Partner Gordon Merrick
Hydra, Idra 180 40, Grecia
Rampart St, Galle 80000, Sri Lanka
Charles Gerald Hulse (born March 26, 1929) is a writer who lives and works in Galle, in the Southern Province of Sri Lanka. Hulse is the author of several works of fiction, the first of which, entitled In Tall Cotton, was published in 1987. Hulse is a former dancer and theatre personality whose hospitality is legendary.
Born in Arkansas to Clarence W. Hulse (b. 1906) and May D. Hulse (b. 1906), Hulse graduated from high school at the age of 15 in San Francisco. He enrolled to study at the Doris Aaron Academy of Dance on Haight Street, not far from his childhood home. He had become captivated by the photographs of beautiful dancers that were displayed by the Doris Aaron Academy in their street-front windows on his way to grammar school, and successfully petitioned his mother for permission to enroll with the school. Upon graduation Hulse accepted his first job as a dancer, at the glamorous Copacobana nightclub on Fisherman’s Wharf in San Francisco.
Hulse spent the three years between 1950 and 1953, during the Korean War, serving as a junior officer in the United States Air Force. In 1953 he travelled to New York City, where he was cast in the role of the interpreter in The King And I as a replacement for the up-coming National Tour. Now free from active service, Hulse went on tour for 15 months with the company, with Yul Brynner playing the king.
After Hulse left production he moved to Paris with a contract to work as a cabaret dancer at the Lido on the Champs-Elysees. It was here that he met Gordon Merrick for the first time, although they were not to begin living together until the following year.
In 1956, Hulse returned to the United States, where he lived in Marin County and taught creative dance at a school for intellectually impaired children. He then spent several months in Sausalito, a picturesque seaside town not far from San Francisco. In 1960 Hulse made the decision to quit the States to join Merrick in Paris, where they shared an apartment in the 7th arrondissement. While on vacation visiting the Greek island of Hydra that year, Hulse bought a house on the island which was to become his home for the next twenty years. At the time, Merrick was working on his fifth novel, and Hulse and Merrick spent the years between 1960 and 1980 travelling mainly between Paris, Hydra and Galle.
While on Hydra, Hulse and Merrick were hosts to socialites, intellectuals and artists from all over the world. During his theatre career, and here, Hulse came to know people, such as Charles Laughton, Jules Dassin, Melina Mercouri, Jacqueline Onassis, Leonard Cohen and others.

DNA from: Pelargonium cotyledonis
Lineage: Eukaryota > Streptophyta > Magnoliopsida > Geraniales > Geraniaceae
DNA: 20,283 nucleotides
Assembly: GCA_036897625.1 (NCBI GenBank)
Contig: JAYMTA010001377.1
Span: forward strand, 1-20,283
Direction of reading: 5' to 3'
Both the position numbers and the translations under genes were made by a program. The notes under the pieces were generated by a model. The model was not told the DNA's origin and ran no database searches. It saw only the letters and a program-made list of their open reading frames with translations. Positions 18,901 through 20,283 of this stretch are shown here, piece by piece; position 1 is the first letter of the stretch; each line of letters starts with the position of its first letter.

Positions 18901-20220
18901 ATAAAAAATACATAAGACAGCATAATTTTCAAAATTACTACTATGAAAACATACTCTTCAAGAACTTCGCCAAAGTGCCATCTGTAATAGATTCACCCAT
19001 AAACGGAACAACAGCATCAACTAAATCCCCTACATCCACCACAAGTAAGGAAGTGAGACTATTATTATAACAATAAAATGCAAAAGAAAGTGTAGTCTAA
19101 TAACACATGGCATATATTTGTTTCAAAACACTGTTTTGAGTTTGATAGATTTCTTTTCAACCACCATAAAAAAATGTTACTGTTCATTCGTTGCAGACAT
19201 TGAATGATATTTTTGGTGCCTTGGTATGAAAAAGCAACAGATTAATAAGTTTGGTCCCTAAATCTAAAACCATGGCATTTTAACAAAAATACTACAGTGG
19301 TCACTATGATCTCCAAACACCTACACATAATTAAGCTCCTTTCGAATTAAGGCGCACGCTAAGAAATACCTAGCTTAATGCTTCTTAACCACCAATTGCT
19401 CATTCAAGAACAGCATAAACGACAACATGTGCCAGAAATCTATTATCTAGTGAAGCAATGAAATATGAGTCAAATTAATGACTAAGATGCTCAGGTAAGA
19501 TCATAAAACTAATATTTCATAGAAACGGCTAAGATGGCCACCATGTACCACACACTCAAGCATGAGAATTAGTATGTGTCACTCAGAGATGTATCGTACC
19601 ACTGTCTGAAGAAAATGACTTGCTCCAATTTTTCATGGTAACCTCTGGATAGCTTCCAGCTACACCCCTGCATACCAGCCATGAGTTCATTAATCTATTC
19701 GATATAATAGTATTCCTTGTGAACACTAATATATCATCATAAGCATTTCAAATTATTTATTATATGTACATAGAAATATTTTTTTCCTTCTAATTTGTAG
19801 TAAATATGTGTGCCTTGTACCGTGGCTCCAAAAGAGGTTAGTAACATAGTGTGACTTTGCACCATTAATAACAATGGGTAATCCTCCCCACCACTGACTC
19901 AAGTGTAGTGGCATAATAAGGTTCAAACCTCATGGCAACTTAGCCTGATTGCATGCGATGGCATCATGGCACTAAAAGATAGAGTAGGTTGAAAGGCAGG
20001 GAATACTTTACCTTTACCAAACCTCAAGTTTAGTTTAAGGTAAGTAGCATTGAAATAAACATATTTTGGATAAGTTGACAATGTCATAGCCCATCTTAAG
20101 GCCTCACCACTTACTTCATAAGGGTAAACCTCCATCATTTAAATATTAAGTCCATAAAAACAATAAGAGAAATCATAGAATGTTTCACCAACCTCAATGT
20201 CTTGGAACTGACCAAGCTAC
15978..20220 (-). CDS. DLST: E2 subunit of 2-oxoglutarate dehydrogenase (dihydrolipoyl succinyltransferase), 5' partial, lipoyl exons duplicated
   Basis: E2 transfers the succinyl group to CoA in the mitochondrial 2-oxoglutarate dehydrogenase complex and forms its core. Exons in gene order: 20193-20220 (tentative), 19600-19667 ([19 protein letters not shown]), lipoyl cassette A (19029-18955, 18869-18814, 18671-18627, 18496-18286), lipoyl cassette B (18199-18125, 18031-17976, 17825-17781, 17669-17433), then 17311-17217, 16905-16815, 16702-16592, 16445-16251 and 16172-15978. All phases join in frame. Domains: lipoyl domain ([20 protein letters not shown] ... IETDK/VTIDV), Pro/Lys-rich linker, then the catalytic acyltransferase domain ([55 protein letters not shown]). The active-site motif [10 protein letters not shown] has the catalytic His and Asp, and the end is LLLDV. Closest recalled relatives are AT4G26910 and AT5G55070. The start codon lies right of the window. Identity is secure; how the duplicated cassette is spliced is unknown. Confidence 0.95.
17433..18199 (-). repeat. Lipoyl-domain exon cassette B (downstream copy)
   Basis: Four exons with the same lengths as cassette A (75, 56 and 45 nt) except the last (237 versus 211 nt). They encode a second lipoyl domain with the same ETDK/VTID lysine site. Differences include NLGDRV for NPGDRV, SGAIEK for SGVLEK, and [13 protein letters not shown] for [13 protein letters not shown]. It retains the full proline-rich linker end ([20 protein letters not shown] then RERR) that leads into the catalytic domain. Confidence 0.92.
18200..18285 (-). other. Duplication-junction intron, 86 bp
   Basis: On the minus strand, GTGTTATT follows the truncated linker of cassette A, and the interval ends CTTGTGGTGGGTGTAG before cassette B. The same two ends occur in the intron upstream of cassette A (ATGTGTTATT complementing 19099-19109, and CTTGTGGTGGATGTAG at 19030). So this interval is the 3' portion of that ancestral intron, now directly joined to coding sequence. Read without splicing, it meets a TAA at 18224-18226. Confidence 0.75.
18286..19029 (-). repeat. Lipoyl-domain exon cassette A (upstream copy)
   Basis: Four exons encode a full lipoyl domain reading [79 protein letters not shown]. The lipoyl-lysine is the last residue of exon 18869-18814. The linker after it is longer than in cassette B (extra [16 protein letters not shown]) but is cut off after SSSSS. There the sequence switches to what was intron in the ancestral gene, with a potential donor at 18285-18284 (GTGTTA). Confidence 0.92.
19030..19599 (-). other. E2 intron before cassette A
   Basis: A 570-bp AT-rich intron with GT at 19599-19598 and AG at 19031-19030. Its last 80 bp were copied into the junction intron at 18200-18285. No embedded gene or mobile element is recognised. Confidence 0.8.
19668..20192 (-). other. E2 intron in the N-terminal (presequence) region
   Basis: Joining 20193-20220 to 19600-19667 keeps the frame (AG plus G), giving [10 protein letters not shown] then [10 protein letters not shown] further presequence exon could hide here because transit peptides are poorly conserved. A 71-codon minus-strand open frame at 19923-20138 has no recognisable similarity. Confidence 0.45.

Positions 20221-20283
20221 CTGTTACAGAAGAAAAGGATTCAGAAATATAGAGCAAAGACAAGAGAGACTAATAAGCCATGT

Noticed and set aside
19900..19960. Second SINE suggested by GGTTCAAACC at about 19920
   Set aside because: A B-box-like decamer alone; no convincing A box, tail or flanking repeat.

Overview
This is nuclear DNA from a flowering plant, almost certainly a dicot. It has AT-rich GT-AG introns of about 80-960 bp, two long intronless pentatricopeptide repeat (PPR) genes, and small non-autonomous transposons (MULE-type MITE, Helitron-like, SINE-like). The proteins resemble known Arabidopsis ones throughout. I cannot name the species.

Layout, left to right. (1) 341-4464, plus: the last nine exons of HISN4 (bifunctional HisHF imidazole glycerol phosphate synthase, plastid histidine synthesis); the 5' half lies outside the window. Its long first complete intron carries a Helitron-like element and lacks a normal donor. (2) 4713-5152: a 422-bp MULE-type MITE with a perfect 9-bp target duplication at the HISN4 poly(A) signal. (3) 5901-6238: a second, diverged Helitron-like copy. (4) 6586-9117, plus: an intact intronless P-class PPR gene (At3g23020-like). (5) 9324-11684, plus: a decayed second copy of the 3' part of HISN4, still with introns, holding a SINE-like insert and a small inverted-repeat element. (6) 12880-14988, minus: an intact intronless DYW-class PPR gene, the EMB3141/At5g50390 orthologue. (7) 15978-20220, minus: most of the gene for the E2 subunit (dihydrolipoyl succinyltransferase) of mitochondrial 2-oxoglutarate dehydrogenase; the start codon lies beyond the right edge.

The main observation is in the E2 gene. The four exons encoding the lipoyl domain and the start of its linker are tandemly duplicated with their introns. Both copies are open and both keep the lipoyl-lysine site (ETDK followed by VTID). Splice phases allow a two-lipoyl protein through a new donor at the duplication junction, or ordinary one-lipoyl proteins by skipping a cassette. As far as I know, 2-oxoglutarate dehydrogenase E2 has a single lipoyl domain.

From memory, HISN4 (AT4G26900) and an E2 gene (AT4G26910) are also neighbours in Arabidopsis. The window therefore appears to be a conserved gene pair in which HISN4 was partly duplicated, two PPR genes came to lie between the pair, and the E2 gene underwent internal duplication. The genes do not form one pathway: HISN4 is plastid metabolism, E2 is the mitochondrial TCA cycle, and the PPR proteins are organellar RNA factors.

Hulse restored and furnished the house on Hydra, which was admired was photographed extensively for various international magazines. In 1974 the couple bought land in Sri Lanka. Six years later they quit Greece permanently and moved to Galle, a town in the Southern Province of Sri Lanka, as the local tourism industry on Hydra had made the island too crowded for their tastes. Hulse and Merrick bought a house at 25 Rampart Street within the precinct of Galle’s 17th century fortress. Here, Hulse worked on interior design, and began to write. By this time, Merrick had already published several books and was a celebrity. Hulse helped Merrick to prepare manuscripts for publication and the two travelled together frequently during this period.
Hulse’s first novel, In Tall Cotton, was published by Lyle Stewart in 1987. The novel is about survival during the dreadful depression of the ‘30’s, and tells the story of a young boy coming to terms with his sexuality and the death of his beloved brother. Carlton ‘Totsy’ Woods and his family crisscross the United States by car, staying with relatives, picking cotton, exchanging stories and having new and, for the protagonist, sometimes confusing experiences.
The novel is the first in a remarkable series of semi-autobiographical works by Hulse. When the cotton is tall it is time to harvest: a period of prosperity is nigh. In keeping with its title, the novel is fundamentally a story of hope rendered with great humour and flourish; a warm and humane work with remarkable insights for today’s reader into life in the West and Mid-west during the years of the Great Depression. Publishers Weekly called In Tall Cotton a “masterpiece,” and Leonard Cohen described the book as “an American boyhood, beautifully told.”
Hulse's talents as an interior designer were influenced by his peripetatic life in two significant ways. As recounted in his 1987 novel, the adolescent Hulse traversed the United States with his family. He and his mother took great pleasure in decorating their temporary quarters, making the best of sometimes straitened circumstances. Hulse remains a great traveller to date, and the beauty of Iran, Greece, Bali and Italy, have influenced his design work.